Is the end nigh for cryptocurrencies, crippled after central bankers, regulators and global and regional banks call for them to be wiped out?
There are 800 cryptocurrencies worth about US$96bn. Their aggregate value is still small when compared to the nominal value of paper dollars issued by the US Federal Reserve, about US$1.4tn
Central bankers, regulators and global and regional banks all seemed to arrive at the same decision last week- that bitcoin and other cryptocurrencies must be extinguished.
They’re not scared of bitcoin, but are scared of what it represents. What it promises is costless freedom. But, talking about it and being it are two different realities. Because it is hard to be free if you are bought and sold in the marketplace.
Banks and governments are now in the process of shutting down bitcoin while maximising its underlying technology: the blockchain ledger.
Not wanting to suffer the same fate that befell almost all mainframe computer makers who succumbed to the cruel advancement of personal computing devices, financial institutions are developing regulations to control and cultivate their own cryptocurrencies and their foundation technology.
Last week SCMP reported Chinese regulators are planning to close the country’s cryptocurrency exchanges.
That’s a decisive move that will eventually close the market for trading of all digital currencies and the recent digital tokens issued though “initial coin offerings” (ICOs).
China is presently a major market for cryptocurrency trading. At its peak the country accounted for over 90 per cent of global trade volume in bitcoin. The authorities would significantly roll back the growth of global cryptocurrency trading markets by declaring a ban.
The official Beijing announcement implies that regulators believe that bitcoin is not a “store of value.” And it is not widely used enough to be accepted as a dependable medium of exchange.
Banks and non-banks using an authorised cryptocurrency must have central banks supporting the payment platform. Ultimately, blockchain ledger will force banks and central banks to improve the efficiency of their domestic currencies.
In August, four major international banks announced the creation of a new blockchain-based digital currency. They hope to convince central banks to make it the global standard for settlements in 2018.
It is called the “utility settlement coin” and it comes from UBS, Deutsche Bank, Santander, and BNY Mellon. All four are members of the R3 consortium of 50 financial institutions that are exploring models to develop proprietary distributed ledger technology.
One goal is to reduce the costs of trading different currencies by using a common unit that is transacted through blockchain. Bitcoin threatened this lucrative business with free trades.
Banks would rather control and lower the costs on their own terms. So forex dealers should be worried about their jobs.
Few threats to financial regulators and central bankers will provoke as much fear and loathing than the possibility of losing any control of their national currency.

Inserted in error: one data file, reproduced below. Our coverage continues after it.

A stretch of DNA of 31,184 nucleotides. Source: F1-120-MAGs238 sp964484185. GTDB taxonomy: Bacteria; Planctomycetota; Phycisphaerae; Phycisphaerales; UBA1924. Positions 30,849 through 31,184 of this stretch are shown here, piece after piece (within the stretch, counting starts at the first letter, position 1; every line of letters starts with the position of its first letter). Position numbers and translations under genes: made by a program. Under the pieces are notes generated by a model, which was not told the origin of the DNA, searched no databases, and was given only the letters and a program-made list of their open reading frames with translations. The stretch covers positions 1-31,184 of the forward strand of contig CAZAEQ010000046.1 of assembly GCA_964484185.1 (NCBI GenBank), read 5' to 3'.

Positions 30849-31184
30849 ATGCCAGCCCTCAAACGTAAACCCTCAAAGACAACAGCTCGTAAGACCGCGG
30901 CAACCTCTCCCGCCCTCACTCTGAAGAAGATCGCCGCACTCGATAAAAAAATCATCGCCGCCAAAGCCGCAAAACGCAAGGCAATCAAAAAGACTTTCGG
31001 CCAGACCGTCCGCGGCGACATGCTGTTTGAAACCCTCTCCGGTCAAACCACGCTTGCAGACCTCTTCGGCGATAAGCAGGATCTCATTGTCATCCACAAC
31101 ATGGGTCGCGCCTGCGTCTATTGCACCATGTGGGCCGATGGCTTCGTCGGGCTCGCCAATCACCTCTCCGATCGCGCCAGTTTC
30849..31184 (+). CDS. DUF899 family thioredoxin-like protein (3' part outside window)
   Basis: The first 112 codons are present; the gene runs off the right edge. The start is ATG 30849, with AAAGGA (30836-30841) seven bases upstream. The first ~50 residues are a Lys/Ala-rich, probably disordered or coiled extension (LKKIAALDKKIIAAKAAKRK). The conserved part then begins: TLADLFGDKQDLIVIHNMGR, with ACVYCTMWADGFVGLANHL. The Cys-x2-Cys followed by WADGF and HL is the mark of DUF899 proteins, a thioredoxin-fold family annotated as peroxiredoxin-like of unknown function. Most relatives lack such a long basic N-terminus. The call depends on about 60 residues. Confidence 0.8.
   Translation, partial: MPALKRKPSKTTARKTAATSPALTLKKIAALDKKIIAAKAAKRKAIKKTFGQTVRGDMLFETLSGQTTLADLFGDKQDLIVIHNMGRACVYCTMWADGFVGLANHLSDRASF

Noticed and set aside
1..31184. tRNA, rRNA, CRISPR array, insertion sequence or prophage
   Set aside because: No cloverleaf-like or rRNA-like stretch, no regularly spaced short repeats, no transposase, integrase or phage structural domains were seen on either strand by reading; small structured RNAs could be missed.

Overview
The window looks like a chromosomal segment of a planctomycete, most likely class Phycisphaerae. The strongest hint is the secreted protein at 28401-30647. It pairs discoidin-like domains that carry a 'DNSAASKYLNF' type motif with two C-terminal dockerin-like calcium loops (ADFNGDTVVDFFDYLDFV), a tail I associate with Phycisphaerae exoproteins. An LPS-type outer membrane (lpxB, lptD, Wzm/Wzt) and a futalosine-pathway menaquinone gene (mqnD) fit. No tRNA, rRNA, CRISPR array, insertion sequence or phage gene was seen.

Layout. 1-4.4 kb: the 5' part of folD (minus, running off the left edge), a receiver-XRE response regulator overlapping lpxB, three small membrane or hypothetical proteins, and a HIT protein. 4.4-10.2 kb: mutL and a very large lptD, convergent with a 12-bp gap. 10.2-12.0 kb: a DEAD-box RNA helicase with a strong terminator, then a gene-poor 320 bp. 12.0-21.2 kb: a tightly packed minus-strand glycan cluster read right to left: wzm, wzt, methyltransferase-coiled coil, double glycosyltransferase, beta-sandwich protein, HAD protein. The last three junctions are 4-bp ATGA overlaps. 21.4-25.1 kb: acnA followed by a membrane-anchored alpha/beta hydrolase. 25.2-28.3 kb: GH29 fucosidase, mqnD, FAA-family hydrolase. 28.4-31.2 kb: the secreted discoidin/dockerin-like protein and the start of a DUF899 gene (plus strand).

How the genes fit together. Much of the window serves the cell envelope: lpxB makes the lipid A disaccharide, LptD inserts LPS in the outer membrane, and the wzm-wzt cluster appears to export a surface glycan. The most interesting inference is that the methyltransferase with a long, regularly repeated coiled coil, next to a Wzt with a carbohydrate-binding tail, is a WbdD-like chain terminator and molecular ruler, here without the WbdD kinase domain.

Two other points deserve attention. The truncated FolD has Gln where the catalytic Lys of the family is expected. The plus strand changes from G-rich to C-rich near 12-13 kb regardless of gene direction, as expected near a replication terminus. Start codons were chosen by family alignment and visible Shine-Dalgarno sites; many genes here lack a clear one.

The underlying dilemma, which can be found in all their recent policy papers, is the growing uncertainty about how disruptive technology will affect the entire banking and payments system.
So far, clients in asset management and foreign exchange remittance have benefited the most from new technologies that drive lower transaction and portfolio management costs.
Beyond those areas, fintech innovators in banking services have struggled to achieve disruption. One reason is the almost insurmountable and costly obstacles represented by the barriers in this highly regulated industry.
However, developments show that fintech threatens to undermine the importance of bank lending as non-banks are enabled by technology to perform peer-to-peer lending just outside the traditional regulatory domain. This threatens regulatory authority over systemic risk.
At a recent CNBC sponsored conference JPMorgan Chase CEO Jamie Dimon berated bitcoin saying the cryptocurrency “is a fraud.”
He added, “It’s just not a real thing, eventually it will be closed. My daughter bought bitcoin, it went up and now she thinks she’s a genius.”
Presently there are 800 cryptocurrencies worth about US$96 billion. The aggregate value of all cryptocurrencies is still small when compared to the nominal value of paper dollars issued by the US Federal Reserve- about $1.4 trillion.
But, if bitcoin became a parallel currency it will threaten the ability of central banks to control and monitor payments and capital flow. Central banks would face the nightmare of losing management of their country’s money supply as physical, fiat currency is displaced or subsumed.
The blockchain itself is “trust free” meaning there is no single point along the process where you need trust for accurate record keeping because everyone in the network has a copy of your transaction. This makes it almost impossible to commit fraud.
But, this is the essence of the political threat posed by the blockchain.
In the past, banks and governments have exercised central control over the entire body of financial and personal data on its users. Blockchain destroys this monopoly on information as it is only necessary to possess just enough data to verify the users and transaction involved.
Blockchain technology will democratise the global financial system by giving everyone improved and equal access to financial services. It represents the ascent of a new political and economic order imposed on the financial system.